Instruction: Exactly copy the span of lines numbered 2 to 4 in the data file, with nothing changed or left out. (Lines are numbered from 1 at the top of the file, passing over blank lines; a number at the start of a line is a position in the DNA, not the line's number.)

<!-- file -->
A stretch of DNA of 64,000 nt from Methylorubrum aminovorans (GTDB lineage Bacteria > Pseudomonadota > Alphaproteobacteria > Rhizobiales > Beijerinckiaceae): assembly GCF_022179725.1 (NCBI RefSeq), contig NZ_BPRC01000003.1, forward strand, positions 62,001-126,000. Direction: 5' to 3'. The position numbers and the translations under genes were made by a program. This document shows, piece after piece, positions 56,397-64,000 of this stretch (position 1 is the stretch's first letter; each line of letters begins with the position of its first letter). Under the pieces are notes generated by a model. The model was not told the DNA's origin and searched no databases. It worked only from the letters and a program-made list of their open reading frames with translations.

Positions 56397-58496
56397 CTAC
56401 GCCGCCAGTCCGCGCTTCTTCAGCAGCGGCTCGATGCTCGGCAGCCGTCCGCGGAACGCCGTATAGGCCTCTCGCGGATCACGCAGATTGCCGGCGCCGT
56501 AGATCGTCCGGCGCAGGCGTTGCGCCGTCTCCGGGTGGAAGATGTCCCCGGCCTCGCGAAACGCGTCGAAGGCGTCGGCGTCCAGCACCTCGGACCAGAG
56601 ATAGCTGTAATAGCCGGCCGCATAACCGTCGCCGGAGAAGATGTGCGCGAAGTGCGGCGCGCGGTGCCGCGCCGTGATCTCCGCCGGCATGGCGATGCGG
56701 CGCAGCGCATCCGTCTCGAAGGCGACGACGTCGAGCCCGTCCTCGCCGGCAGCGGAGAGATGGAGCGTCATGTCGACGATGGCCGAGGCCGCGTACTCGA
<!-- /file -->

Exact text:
Positions 56397-58496
56397 CTAC
56401 GCCGCCAGTCCGCGCTTCTTCAGCAGCGGCTCGATGCTCGGCAGCCGTCCGCGGAACGCCGTATAGGCCTCTCGCGGATCACGCAGATTGCCGGCGCCGT